In other words: If the EU is so bad, why are the UK and other members doing as well as they are?

The Leave campaign likes to insinuate the UK is a dystopian hell-hole, and our only hope of a brighter future is to withdraw from the EU. That is complete nonsense. After 43 years of EU membership, Britain is a rich country with a largely good standard of living.

There are real areas of excellence in the UK, and British people should be proud of them:
  • British universities are great. In the Times Higher Education rankings, the UK has six out of the top 25 universities in the world, including three in the top ten: Oxford (2), Cambridge (4), and Imperial College London (8). Not bad for a small, rainy island in the European Union.
  • Britain is a generous country: In a commitment first made by Blair's Labour government and maintained by the current Conservative administration, it is one of six countries in the world to devote more than 0.7% of GDP to overseas aid. (As it happens, four of the other five are also in the EU.)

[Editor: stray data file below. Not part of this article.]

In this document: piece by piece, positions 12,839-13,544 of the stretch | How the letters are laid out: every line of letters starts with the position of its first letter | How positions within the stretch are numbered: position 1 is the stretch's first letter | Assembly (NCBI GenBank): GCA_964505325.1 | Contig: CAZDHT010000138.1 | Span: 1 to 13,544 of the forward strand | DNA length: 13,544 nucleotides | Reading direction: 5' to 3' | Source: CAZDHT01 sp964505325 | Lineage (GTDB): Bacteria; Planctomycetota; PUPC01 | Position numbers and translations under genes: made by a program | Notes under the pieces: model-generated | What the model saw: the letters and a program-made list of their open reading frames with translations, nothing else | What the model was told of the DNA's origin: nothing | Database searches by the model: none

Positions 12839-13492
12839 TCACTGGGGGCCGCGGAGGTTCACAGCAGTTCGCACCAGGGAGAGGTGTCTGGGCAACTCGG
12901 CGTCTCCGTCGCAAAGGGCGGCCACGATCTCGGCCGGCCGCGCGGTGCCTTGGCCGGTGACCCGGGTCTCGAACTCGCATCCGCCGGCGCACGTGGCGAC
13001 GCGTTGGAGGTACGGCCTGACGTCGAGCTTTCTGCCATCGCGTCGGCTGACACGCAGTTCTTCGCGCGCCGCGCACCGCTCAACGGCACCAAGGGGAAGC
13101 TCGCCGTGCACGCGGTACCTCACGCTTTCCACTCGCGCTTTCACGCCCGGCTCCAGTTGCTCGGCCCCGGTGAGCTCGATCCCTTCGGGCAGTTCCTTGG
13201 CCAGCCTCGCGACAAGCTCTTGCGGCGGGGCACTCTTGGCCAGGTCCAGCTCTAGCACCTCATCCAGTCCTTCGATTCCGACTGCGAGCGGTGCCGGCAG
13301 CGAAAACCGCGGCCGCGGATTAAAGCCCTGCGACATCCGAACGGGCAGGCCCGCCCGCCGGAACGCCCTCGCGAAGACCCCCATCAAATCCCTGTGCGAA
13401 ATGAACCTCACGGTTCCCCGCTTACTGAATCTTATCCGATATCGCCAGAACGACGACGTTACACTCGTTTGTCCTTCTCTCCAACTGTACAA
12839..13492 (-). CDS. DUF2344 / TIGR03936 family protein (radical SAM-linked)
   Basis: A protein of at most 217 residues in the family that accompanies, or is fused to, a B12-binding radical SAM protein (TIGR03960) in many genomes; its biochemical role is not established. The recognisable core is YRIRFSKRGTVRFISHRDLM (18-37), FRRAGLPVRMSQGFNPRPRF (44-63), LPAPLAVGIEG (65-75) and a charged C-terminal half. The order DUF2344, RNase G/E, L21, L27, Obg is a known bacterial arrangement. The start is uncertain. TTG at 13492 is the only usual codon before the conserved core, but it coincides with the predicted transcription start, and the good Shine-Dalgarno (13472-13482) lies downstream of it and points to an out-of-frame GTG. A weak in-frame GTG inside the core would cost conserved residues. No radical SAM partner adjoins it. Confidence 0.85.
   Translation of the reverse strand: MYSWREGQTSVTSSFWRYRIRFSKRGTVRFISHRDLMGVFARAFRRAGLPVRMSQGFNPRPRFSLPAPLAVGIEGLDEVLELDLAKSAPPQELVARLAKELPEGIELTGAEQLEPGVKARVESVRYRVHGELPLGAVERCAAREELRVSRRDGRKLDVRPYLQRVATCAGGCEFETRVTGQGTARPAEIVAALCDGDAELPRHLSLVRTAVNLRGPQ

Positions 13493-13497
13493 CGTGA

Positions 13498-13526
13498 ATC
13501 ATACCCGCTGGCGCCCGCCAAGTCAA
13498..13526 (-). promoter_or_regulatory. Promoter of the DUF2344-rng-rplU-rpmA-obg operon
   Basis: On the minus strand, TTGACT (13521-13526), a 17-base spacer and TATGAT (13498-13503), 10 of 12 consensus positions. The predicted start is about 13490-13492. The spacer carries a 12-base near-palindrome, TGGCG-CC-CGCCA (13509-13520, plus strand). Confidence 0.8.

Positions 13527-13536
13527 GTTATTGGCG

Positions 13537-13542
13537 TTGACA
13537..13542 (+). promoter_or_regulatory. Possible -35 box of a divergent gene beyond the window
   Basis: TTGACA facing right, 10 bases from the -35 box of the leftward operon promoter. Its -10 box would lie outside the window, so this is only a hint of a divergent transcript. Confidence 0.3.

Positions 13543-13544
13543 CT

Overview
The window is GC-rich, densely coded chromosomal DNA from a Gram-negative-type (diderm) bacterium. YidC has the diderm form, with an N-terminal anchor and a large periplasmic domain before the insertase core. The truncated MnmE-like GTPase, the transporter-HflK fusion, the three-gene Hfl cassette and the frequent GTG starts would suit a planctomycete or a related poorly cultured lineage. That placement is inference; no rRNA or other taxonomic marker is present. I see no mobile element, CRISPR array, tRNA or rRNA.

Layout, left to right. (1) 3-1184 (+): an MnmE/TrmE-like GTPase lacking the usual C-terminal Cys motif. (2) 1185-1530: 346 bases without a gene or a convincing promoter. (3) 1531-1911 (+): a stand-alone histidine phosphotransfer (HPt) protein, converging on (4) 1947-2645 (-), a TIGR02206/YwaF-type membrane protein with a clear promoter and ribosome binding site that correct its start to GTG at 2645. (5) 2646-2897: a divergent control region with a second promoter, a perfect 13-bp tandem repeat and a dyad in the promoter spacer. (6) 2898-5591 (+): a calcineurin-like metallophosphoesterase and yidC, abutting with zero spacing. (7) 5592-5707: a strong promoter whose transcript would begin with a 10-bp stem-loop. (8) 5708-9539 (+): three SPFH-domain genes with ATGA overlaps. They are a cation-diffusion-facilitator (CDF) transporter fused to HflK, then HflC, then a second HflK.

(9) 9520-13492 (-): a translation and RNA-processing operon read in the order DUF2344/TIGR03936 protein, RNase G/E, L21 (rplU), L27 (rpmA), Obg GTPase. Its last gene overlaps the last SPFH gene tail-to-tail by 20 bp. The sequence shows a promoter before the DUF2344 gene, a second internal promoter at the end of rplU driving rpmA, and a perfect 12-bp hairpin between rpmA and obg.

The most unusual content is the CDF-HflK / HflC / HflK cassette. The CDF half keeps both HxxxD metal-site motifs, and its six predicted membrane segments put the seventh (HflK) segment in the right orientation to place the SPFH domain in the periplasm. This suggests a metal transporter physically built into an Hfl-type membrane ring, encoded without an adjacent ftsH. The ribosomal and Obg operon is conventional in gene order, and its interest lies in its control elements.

• The NHS is great. It did an absolutely fantastic job handling my son's birth, as it does for millions of other events large and small.
  • British culture is great: Artists, filmmakers, musicians, writers, all are thriving here, making a vibrant and creative cultural scene second to none.
None of these achievements has been noticeably hindered by membership of the EU. Many of them, particularly success in universities and research, have been positively helped by it.

The British economy is not bad. As always, it could be better. But the unemployment rate is currently 5.4%, which is low by historical standards. A lot of people have a good, comfortable standard of living; not enough by any means, but a lot. Because the UK has wisely stayed outside the euro, the government largely has a free hand on taxes and spending.

As I've said, I know the UK has serious problems. Numbers like the IAHDI indicate how things are for the average resident of a country. There are still far too many people in the UK whose lives are terrible through no fault of their own. We can and should do more to help them.

The economy is drastically imbalanced between north and south, exacerbating a housing crisis in London and the south-east. The future of the NHS is uncertain, as junior doctors go on strike in opposition to government plans. The benefits system has been made increasingly cruel and incompetent. Cuts in government spending strike everywhere from libraries to health inspections.